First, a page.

I'm guessing it came from the same auction.
I think I have seen they have been trying to sell it for years - they just refuse to reduce the price. It might explain why Dave was able to pick up his lot so easily - the Melbourne equipment hire guys knew it was hard to sell.

I found the manual: http://bee.mif.pg.gda.pl/ciasteczkowypotwor/Keithley/515A.pdf

Hand drawn schematics! The circuit is actually pretty simple. Easy to make as long as you can get the resistors up to 1,000,000,000,000 ohms they use in the range multiplier. All it takes is 100,000 10Mohm resistors in series for the highest range.  The accuracy is from 0.012% up to 10MOhms at 10V up to 0.5% at 1015 ohms tested at 500V.

I gather the accuracy limits are partly due to the difficulty in calibrating the unit - the resistor calibration set Keithly sell can only manage 0.5% accuracy for a 10,000,000,000,000 ohm resistor. Pathetic!
« Last Edit: April 20, 2013, 12:35:38 am by amspire »
 

Offline amspire

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Re: EEVblog #455 - Auction Bonanza
« Reply #35 on: April 20, 2013, 12:53:39 am »
The resistors in the 8 decade switch don't look all that great. The best are 0.01% and the top range only has 0.5%. They could be selected resistors to make matched sets, so the actual relative match of the resistors may be better then the manufacturers accuracy.

So the 8 decade switch is to provide the range and not 8 digit resolution.
 

Offline EEVblog

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Re: EEVblog #455 - Auction Bonanza
« Reply #36 on: April 20, 2013, 12:56:00 am »
I think I have seen they have been trying to sell it for years - they just refuse to reduce the price. It might explain why Dave was able to pick up his lot so easily - the Melbourne equipment hire guys knew it was hard to sell.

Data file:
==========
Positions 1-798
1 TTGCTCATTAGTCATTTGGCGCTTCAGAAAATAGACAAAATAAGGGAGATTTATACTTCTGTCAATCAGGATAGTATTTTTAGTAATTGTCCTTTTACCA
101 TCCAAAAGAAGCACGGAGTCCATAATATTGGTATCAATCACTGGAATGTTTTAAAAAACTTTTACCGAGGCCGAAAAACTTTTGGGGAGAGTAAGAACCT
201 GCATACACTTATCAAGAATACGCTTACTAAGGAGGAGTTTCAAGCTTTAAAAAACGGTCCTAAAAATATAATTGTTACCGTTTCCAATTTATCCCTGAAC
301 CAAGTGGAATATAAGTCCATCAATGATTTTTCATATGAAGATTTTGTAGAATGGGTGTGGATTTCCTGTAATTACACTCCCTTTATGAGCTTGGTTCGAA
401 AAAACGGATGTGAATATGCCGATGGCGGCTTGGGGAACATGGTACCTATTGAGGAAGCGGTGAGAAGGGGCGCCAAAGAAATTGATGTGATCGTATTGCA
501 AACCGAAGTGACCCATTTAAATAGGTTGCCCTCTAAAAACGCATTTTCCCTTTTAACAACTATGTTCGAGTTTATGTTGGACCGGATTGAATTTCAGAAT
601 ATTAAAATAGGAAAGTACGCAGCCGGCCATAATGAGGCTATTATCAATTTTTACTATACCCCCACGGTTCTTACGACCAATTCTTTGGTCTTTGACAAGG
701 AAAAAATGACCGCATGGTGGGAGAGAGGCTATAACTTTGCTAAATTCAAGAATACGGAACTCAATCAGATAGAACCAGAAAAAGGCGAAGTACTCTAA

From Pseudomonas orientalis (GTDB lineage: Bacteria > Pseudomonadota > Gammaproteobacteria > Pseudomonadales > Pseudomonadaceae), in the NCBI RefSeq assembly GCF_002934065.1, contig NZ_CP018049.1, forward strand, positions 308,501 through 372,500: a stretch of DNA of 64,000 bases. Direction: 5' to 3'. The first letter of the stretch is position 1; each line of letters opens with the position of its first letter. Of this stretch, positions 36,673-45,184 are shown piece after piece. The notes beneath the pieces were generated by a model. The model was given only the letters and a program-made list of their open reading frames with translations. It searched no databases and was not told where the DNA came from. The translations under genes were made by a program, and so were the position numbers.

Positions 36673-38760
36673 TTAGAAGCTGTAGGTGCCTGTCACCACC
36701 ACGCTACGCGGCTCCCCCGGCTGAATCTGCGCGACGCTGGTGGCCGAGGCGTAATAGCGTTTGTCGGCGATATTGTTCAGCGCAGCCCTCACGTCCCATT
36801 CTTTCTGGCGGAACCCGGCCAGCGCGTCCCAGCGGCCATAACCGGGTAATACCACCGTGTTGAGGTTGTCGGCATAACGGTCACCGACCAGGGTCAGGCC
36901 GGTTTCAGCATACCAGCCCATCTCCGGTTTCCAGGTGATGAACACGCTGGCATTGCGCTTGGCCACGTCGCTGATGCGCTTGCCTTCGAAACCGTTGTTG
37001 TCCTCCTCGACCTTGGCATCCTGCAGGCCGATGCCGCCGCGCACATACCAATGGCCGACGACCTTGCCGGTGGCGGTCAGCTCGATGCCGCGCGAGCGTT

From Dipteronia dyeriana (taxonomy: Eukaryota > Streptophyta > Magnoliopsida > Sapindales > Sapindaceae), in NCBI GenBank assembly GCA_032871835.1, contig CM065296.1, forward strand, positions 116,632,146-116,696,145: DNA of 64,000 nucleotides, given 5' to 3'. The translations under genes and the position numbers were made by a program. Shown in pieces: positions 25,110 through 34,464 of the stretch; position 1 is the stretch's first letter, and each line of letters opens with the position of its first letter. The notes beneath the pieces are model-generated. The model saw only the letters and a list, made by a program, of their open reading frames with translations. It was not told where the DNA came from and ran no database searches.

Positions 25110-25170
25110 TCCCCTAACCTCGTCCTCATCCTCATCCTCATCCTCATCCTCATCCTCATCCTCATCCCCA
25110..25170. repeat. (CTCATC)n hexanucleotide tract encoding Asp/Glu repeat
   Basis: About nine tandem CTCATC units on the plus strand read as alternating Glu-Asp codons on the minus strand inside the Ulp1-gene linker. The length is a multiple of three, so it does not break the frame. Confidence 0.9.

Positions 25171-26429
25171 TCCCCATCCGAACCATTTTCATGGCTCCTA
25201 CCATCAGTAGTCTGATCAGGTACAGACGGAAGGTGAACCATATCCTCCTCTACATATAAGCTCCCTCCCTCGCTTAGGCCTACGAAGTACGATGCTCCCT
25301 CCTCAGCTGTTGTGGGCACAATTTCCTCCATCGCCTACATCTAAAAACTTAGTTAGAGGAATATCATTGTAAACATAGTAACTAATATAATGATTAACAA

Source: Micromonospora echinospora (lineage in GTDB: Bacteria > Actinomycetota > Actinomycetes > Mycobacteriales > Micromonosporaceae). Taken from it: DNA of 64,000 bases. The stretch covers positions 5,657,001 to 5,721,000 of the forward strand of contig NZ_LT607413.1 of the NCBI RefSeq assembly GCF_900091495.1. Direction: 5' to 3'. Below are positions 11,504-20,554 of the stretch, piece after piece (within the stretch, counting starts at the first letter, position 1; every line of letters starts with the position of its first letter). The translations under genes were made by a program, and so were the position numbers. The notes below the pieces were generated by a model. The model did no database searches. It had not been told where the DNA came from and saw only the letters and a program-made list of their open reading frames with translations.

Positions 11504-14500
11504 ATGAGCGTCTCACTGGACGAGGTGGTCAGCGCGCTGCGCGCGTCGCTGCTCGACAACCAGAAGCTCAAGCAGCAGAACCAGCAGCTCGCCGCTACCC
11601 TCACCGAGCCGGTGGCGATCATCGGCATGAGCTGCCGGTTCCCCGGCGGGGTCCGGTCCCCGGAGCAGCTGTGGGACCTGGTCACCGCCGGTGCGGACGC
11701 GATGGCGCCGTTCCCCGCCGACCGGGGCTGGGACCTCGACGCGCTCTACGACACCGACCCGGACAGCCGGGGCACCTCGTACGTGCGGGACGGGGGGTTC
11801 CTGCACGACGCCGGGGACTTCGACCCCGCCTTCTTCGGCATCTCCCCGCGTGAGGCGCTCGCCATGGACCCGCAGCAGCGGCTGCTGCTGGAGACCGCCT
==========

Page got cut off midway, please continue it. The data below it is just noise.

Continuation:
Yes, that's common with these mobs, just keep relisting till you find a sucker.
I'm pretty sure they bid on the pallets of bokren gear.
Can't believe I got the counter/rebidium/psu for the price I did. They mustn't have read the description correctly, as anyone in the business should know the Agilent counter alone is worth double what I paid.
 

Offline amspire

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Re: EEVblog #455 - Auction Bonanza
« Reply #37 on: April 20, 2013, 01:15:58 am »
I can understand them missing the Rubidium standard - at first glance it looks like a bit of custom-built hardware that is probably useless. They probably don't have your radar for clues like the "SRS" indicating the Standford Research module.

Maybe they had blown the budget getting the other pallets. That other pallet you listed did include a Datron 4920M AC Calibration Standard and that might have really caught their eye. They must have their own calibration lab to check out their rental gear, and it is very rare to find a meter accurate to about 10ppm for AC.
 

Offline KJDS

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Re: EEVblog #455 - Auction Bonanza
« Reply #38 on: April 20, 2013, 08:52:04 am »

I think I have seen they have been trying to sell it for years - they just refuse to reduce the price.

There are huge amounts of stuff on ebay that could be applied to.

Offline casinada